In the three short seasons since Katie Hillier and Luella Bartley have taken over as creative heads at Marc by Marc Jacobs (Hillier as creative director and Bartley as design director for ready-to-wear), the two have already established themselves as far more than stewards for a brand on autopilot. Their debut collection for fall 2014, a cavalcade of urban ninjas and BMX-inspired looks, tolled a new era for the sibling label to the Marc Jacobs brand. Such a successful transition undoubtedly came about due to Hillier’s familiarity with the label, having worked with Jacobs for 13 years as accessories consultant (she also oversees her own namesake jewelry line), and also because of Hillier and Bartley’s bond. Best friends since the later ’90s, the two share what they both describe as a kind of psychic kinship. “In terms of the conceptual way of working, we very much are together,” says Hillier. It’s that close connection that allows them to oversee the label from London, where they’re primarily based, while also enabling them to work apart whenever necessary.
For both women, the larger challenge of running such a widely recognized brand springs from an awareness of what they’ve taken on: the 15-year-old Marc by Marc Jacobs label reportedly accounts for the majority of business at Marc Jacobs International. “It’s a balancing act between commerciality and creativity,” says Bartley, who designed her own popular womenswear collection for ten years (on a decidedly smaller scale), until 2009. The duo achieved that synthesis rather brilliantly through the label’s latest ad campaigns, shot by David Sims (Bartley’s husband), and starring a lineup of fresh faces cast from Instagram (#CastMeMarc). Katie Grand, another close friend, oversaw the styling. Says Bartley: “There’s a spontaneity and fun to it. And I think that’s all part of collaborating and brainstorming, and just being with people who you get inspired by.”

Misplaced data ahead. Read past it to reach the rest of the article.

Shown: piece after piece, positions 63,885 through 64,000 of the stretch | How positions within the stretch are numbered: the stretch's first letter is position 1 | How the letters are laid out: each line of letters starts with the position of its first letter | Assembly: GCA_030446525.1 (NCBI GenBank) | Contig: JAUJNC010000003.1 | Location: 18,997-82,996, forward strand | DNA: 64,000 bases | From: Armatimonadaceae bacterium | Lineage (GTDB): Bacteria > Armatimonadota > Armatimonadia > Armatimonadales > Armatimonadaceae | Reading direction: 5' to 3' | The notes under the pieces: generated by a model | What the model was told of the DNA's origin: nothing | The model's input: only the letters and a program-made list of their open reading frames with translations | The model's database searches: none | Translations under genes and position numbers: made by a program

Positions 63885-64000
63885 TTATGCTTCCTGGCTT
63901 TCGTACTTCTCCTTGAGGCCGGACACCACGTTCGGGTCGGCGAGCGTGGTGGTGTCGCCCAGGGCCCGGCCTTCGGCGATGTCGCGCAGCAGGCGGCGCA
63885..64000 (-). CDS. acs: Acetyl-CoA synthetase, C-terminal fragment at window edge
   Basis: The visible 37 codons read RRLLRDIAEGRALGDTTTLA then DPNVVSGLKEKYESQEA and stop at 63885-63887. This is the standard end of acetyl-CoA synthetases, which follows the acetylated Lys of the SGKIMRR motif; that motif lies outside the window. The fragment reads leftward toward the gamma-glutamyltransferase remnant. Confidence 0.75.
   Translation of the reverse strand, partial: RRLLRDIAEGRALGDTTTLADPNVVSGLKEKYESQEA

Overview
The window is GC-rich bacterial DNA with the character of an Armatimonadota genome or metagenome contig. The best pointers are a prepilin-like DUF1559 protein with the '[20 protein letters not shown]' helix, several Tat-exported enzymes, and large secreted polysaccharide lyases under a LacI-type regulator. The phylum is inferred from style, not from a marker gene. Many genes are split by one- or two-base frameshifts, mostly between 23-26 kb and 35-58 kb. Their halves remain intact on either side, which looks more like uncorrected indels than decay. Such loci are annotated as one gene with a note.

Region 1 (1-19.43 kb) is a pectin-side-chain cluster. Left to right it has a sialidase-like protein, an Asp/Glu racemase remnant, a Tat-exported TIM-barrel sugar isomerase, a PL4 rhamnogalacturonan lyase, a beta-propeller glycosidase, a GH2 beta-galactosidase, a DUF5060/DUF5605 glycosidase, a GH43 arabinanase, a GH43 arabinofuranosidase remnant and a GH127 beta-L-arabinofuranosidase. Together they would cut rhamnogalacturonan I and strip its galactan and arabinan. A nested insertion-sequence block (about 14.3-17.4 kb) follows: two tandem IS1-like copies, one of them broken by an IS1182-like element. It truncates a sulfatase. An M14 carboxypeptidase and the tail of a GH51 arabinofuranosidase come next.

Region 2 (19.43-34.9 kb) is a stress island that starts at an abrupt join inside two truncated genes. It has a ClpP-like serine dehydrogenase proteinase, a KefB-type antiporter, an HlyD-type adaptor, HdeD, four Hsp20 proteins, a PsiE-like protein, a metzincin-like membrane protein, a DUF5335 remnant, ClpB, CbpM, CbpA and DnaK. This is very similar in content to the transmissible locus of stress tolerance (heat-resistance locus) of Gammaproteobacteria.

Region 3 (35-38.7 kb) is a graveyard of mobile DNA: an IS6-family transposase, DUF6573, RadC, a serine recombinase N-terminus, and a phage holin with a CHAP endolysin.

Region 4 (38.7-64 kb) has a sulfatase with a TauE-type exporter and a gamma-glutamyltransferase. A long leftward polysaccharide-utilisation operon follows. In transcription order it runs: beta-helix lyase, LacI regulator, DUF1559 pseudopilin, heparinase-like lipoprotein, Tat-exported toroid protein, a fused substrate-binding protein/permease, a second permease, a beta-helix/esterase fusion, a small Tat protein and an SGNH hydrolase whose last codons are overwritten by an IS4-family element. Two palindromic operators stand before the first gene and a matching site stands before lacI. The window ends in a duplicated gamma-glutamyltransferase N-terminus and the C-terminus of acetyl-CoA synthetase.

To return to “The Female Gaze,” click here.
- This Was Not the Publication Year Brandon Taylor Expected
- Chris Evans and Jaeden Martell on Dark Material and Crying in the Mirror Just for Fun
- Tracee Ellis Ross and Tyler, the Creator on Falling and Getting Back Up
- Ask a Sane Person: Salman Rushdie Wants America to Take Out the Trash in November
- Mark Ruffalo and Philip Ettinger on Playing Four Versions of the Same Two Characters in I Know This Much Is True